SWBAT identify the lines of symmetry in a two dimensional figure.

Creating a beautiful design from three polygonal figures helps a student discover and understand the meaning of symmetry.

10 minutes

*Materials Needed: Squares cut out from construction paper or sticky notes.*

I opened the lesson today by questioning students about what they understood about symmetry. I wanted to get some understanding of what they perceived as symmetry. I wrote the word on the whiteboard as we started the short discussion. I held up a sticky note and asked:** What does it mean to fold something in half?** I asked students to share their thoughts.

Then I asked them to find a way to fold the square in half again. Afterward, I told them to open up their squares an take a look at them. I asked them to describe what they saw. One student said that we had folded it into fourths. I agreed and then steered them back to the concept of lines fearing that they would focus on fractions. I asked them to find two more ways to fold their squares in half and we continued to discuss the concept of lines until I was satisfied that all had mastered the part of the standard that requires them to recognize lines of symmetry.

I led them into discussion of the vocabulary word "symmetry" by asking for a show of hands if they had heard the word. I half expected they had heard it and had some concept of what it was since I know that they covered this in third grade last year, even though it is not a third grade standard.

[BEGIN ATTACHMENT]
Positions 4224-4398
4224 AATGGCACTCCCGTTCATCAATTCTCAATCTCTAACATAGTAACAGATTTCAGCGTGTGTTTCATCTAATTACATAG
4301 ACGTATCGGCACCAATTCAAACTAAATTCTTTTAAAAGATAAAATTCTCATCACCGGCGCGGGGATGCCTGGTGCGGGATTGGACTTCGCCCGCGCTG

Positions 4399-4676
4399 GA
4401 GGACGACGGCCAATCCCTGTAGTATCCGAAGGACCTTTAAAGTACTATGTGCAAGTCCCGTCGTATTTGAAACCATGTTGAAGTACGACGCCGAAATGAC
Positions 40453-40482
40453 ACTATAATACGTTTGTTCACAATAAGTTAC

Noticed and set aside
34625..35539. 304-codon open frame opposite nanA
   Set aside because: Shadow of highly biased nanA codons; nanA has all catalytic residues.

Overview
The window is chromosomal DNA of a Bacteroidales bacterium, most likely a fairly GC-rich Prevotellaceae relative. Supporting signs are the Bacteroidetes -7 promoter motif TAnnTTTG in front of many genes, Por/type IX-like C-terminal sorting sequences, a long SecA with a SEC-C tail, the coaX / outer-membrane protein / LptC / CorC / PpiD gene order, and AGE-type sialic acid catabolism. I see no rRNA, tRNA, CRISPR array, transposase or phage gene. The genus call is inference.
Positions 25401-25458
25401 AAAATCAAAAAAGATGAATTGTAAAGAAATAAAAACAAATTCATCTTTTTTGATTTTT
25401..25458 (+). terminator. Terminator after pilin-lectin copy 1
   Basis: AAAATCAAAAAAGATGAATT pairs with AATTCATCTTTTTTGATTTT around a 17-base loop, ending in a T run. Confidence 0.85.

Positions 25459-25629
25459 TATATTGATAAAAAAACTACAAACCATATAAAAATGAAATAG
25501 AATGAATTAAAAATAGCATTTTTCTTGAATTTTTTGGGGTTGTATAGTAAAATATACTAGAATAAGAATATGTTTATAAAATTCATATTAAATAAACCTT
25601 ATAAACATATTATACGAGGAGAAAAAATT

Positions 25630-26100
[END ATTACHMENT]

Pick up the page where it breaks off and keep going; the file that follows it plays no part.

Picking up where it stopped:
After this simple task, I was confident all students would be able to master the task of identifying line symmetry. I wanted to challenge them!

15 minutes

Math in Nature: This standard requires that students recognize lines of symmetry. What better place than in nature? I showed them this cute video to help them get used to looking for symmetry and activate their "symmetry vision."

I carefully coached them as the video moved from picture to picture because I wanted them to be engaged in thinking about looking for symmetry. They especially were intrigued with the buildings.I made sure in my comments as the video progressed to connect the real world with the mathematical concept. When the video was finished, we took time to discuss their favorite picture and go back to take second peeks. It was fun to share and talk about symmetry in nature through this video.

**Moving on:** I asked them to log onto Educreations and find one object in the room to photograph that they thought had lines of symmetry. After they photographed the object, I wanted them to draw as many lines of symmetry, using their app, as they could on the photographed object and record their explanation of what symmetry means. They were asked to save their lesson. This way, this video became a reference. If they found something without symmetry or could not recognize it, I could easily assess where they were in their thinking process. It also allowed them to experiment, guess, and predict. I roved the classroom to assess their understanding. Everyone had a photo of something with symmetry. Students supported one another if they were having difficulty identifying lines of symmetry.